It’s the beginning of October. NFL teams are going pink. There is a wall of bras outside of my neighborhood mall. My grocery store is stocked with pink ribbon products. Meanwhile, I’m researching my eligibility for long term care insurance. Last November I was diagnosed with metastatic breast cancer, a disease for which there is no cure. The median survival after a metastatic breast cancer is approximately three years. As I come up to the anniversary of my diagnosis I can’t help but wonder if I’ve really just got 2 years left. Or am I an “extraordinary survivor”? I know women who are. I know women who’ve lived 7, 10, even 22 years since their diagnosis. I know more who won’t.
We’ve been told “Early detection saves lives!” and it does, but it does NOT guarantee a cure. Moreover, disease progression can occur regardless of the treatment or preventative measures taken. In fact, close to 30% of early stage breast cancer will eventually progress to metastatic disease. Three out of ten breast cancer patients are dying from the disease. That number has remained essentially unchanged over the last 20 years. Since 1976, the rates of women under age 40 who are diagnosed with metastatic disease has actually gone up approximately 2% a year. Here’s the rub: awareness of early stage breast cancer is high, but knowledge of metastatic breast cancer is low. I cannot tell you how many people have asked me, “Is that good?” when I tell them that my cancer has metastasized. Even cancer patients have asked this question. No. No, it is not good.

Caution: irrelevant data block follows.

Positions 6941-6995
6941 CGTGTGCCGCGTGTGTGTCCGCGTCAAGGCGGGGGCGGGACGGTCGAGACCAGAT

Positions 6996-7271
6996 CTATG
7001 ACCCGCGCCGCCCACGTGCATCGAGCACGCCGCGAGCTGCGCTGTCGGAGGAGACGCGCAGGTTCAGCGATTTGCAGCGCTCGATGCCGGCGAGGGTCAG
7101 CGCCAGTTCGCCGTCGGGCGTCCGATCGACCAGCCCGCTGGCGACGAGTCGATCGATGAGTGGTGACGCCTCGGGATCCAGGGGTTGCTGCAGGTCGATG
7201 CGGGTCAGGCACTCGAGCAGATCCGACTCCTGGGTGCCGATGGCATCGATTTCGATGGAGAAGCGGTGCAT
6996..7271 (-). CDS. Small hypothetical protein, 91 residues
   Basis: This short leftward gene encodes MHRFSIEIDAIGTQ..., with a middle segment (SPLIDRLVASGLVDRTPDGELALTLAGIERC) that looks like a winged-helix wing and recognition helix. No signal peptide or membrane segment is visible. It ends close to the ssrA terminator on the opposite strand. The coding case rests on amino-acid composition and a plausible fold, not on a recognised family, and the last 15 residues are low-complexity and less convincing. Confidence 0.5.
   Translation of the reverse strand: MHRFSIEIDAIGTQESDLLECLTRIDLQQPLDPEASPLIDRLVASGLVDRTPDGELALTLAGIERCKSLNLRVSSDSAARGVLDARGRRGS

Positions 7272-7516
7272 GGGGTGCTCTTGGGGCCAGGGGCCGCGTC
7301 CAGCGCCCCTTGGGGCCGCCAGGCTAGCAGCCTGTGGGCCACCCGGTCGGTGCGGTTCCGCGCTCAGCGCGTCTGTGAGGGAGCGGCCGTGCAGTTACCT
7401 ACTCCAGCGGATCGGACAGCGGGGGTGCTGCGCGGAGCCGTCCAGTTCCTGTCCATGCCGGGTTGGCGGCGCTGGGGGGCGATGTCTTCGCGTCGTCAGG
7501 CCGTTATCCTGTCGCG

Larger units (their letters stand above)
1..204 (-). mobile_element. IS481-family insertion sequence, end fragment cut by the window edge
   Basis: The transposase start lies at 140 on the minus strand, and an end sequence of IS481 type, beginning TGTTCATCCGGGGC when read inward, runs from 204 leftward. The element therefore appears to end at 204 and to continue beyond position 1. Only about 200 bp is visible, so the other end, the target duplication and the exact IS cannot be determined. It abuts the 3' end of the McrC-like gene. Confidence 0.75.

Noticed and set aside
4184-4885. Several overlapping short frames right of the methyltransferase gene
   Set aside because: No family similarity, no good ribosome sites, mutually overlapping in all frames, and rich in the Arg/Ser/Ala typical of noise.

Even more frustrating, is that despite these statistics there is no standard of care for metastatic breast cancer patients, no clinical trial data bank that would allow patients and physicians to know what trials are available and where, and funding for research specifically focused on metastatic breast cancer is extremely limited. Only about TWO percent of breast cancer research funding goes toward curing or treatments for metastatic cancer.
A year ago, a group of patient advocates and MD Anderson Cancer Center faculty members began to envision a practice game changer in the fight against metastatic breast cancer. Our vision is to establish an Advanced Breast Cancer center at MD Anderson Cancer Center in order to:
- develop best practices, protocols and standard of care for the treatment of metastatic breast cancer by cancer subtype,
- streamline treatment and supportive care,
- fund clinical trials, and
- establish an information center for study, research and dissemination of information to MBC patients including: a comprehensive clinical trial data bank, tissue bank, and a database of “extraordinary” or “unusual” survivors who live well beyond the 3 year mark.
Of course, this all comes with a price tag; unfortunately, not a small one! Our long term goal is to raise $10,000,000 to make the Advanced Breast Cancer center sustainable. Help create the Advanced Breast Cancer center. Click on this link to donate online. Or email StompOutStageIVBreastCancer@gmail.com for a mail-in contribution form.